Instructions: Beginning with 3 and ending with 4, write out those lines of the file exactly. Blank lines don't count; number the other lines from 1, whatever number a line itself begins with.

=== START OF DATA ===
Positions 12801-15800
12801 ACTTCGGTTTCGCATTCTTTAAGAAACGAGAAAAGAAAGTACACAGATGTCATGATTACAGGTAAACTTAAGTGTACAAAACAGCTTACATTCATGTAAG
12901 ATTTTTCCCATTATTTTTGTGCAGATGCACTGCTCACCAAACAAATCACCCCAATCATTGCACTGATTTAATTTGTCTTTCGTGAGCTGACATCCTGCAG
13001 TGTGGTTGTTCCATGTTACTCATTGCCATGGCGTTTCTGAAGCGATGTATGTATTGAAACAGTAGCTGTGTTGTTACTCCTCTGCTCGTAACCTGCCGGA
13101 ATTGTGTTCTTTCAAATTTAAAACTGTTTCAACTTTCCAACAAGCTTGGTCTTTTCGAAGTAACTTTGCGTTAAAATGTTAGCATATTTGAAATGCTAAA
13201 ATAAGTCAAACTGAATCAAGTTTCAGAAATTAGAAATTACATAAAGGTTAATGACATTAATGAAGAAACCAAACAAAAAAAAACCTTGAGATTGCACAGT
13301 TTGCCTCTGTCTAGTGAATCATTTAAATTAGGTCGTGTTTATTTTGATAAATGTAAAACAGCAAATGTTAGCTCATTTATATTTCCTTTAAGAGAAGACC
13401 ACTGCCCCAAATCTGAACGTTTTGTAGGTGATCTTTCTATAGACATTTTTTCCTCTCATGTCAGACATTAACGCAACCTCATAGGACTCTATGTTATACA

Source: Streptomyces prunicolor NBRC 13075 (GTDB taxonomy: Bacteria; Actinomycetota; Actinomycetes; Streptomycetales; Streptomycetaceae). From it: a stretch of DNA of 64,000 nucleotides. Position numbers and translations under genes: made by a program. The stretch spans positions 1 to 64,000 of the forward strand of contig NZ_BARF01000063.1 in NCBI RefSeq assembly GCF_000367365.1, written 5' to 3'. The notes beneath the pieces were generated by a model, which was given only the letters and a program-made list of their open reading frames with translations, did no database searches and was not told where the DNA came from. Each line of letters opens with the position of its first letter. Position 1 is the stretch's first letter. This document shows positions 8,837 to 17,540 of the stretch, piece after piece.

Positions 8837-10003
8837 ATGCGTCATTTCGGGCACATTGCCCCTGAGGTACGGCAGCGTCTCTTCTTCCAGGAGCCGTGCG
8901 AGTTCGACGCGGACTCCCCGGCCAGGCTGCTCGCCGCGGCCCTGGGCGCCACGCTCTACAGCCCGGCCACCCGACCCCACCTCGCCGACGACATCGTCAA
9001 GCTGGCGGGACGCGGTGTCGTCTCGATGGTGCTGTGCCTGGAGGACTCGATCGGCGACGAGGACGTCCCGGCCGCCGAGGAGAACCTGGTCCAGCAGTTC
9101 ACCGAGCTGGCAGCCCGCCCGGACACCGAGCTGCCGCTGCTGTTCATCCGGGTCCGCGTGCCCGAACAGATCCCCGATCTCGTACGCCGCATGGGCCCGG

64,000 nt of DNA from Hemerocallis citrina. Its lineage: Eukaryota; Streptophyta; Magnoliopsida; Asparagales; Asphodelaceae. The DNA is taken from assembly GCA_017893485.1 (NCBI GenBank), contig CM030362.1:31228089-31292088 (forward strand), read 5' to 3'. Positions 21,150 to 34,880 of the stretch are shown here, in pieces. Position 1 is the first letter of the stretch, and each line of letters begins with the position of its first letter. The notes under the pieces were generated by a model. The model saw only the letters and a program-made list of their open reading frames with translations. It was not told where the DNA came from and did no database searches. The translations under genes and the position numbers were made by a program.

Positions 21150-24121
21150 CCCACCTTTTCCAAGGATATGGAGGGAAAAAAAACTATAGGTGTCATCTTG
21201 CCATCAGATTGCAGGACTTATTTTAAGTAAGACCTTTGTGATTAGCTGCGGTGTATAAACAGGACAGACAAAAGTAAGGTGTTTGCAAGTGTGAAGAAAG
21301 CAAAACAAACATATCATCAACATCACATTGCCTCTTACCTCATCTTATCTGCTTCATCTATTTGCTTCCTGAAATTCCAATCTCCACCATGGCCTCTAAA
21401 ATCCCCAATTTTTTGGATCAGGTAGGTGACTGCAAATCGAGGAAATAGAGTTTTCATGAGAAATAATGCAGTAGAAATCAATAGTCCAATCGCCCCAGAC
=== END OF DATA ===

12901 ATTTTTCCCATTATTTTTGTGCAGATGCACTGCTCACCAAACAAATCACCCCAATCATTGCACTGATTTAATTTGTCTTTCGTGAGCTGACATCCTGCAG
13001 TGTGGTTGTTCCATGTTACTCATTGCCATGGCGTTTCTGAAGCGATGTATGTATTGAAACAGTAGCTGTGTTGTTACTCCTCTGCTCGTAACCTGCCGGA